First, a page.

ViaCyte, headquartered in San Diego, has received funding commitments to continue clinical trials on their beta cell replacement products (1). The products, PEC-Direct and PEC-Encap, contain stem cells that differentiate into pancreatic cells, including insulin-secreting beta cells, after implantation. Additionally, these cells are housed in a capsule that prevents rejection of the implanted cells. If successful, these products would revolutionize treatment for patients with type 1 diabetes.
Beta Cell Replacement
In patients with type 1 diabetes, insulin-secreting beta cells are completely lost. This leads to difficulty in managing blood sugar levels and constant monitoring of blood sugar and injection of insulin as needed. Treatments that restore functional beta cells to patients, such as the ones being tested by ViaCyte, could eliminate the need for monitoring and injections in patients. Beta cell replacement may also be a viable treatment for type 2 diabetes that require insulin injections to be controlled. The ability to derive functional beta cells that respond to physiologic changes in blood glucose and successfully implant them into patients is a significant advance in regenerative medicine.
Implantation of Beta Cells
Much like organ transplants, the risk of rejection for cell therapy is high. To avoid these issues, ViaCyte packages the cells into capsules that protect the cells from the immune response of the host (2). This protection would allow for using non-immune matched cells for the treatment, broadening the availability of the treatment.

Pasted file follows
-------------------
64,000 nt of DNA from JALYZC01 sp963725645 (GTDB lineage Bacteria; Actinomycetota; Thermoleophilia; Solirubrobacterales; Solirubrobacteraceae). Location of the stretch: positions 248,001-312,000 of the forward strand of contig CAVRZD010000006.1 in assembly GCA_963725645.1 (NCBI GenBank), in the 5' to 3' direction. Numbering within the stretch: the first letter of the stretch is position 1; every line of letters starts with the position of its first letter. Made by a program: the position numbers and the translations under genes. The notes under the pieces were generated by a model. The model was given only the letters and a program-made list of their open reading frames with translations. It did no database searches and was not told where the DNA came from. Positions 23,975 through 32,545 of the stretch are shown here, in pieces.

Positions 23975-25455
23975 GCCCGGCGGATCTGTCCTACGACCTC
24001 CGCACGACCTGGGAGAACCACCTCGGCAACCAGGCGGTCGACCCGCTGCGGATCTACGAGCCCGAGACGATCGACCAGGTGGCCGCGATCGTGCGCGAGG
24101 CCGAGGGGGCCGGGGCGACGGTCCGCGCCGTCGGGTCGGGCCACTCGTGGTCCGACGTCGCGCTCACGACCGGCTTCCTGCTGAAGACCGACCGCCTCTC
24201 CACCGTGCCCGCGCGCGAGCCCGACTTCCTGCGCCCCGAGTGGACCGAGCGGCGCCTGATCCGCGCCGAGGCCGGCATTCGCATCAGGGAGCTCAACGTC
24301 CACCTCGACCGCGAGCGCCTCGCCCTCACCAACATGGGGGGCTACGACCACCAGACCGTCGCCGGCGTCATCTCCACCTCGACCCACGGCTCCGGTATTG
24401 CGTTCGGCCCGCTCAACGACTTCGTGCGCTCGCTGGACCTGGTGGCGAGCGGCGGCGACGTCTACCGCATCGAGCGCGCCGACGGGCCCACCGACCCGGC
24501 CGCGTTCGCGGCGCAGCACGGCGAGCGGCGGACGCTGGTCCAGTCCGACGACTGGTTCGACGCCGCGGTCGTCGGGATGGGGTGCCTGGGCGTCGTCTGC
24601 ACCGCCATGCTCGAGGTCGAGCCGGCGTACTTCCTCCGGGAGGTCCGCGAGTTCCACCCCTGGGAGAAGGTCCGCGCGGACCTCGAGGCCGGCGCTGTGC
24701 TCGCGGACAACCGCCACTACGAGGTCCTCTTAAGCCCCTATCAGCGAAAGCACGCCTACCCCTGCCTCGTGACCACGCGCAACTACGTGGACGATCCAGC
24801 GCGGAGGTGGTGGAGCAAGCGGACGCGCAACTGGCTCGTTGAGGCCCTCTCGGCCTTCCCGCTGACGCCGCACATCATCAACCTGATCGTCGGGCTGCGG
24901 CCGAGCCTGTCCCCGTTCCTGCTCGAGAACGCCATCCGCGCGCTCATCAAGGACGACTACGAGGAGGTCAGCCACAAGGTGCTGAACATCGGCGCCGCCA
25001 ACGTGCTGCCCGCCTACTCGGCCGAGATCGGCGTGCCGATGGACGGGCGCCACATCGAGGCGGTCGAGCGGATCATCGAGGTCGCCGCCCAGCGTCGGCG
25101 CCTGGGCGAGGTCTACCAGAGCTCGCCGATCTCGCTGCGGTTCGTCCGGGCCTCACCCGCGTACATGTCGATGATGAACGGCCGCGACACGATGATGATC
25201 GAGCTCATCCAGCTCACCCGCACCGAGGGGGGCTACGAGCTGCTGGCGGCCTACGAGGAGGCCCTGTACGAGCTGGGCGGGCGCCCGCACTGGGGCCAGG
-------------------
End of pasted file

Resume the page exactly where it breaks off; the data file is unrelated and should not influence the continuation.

Packaging the cells in a capsule further provides for easier implantation of the cells. Rather than devising and optimizing cell engraftment methods, a single capsule (the PEC-Encap VC-01-20 is smaller than a quarter) can be implanted into the patient (2). The simplified method of implantation, coupled with the reduced risk of rejection, highlight the strengths of ViaCyte’s strategy.
The trial for PEC-Encap, referred to as STEP ONE, is on pause as the company improves and optimizes the capsule for patient delivery. Pre-clinical models of the newest version have shown improved levels of engraftment and should move to trial in 2019 for patients with type 1 diabetes. PEC-direct, which is currently in a phase 1/2 clinical trial, has been well-tolerated at a sub-therapeutic level. Data of safety and efficacy could be available as early as mid-2019 for treating high-risk type 1 diabetes.
ViaCyte and its partners are making an aggressive push, testing similar treatments in parallel to advance their therapies as fast as possible. With strong pre-clinical data and funding from several backers, ViaCyte is in a strong position to revolutionize how we treat diabetes and improve the quality of life for millions of people world-wide. If successful, this would be the most important therapeutic advance in diabetes since the first use of insulin therapy almost 100 years ago.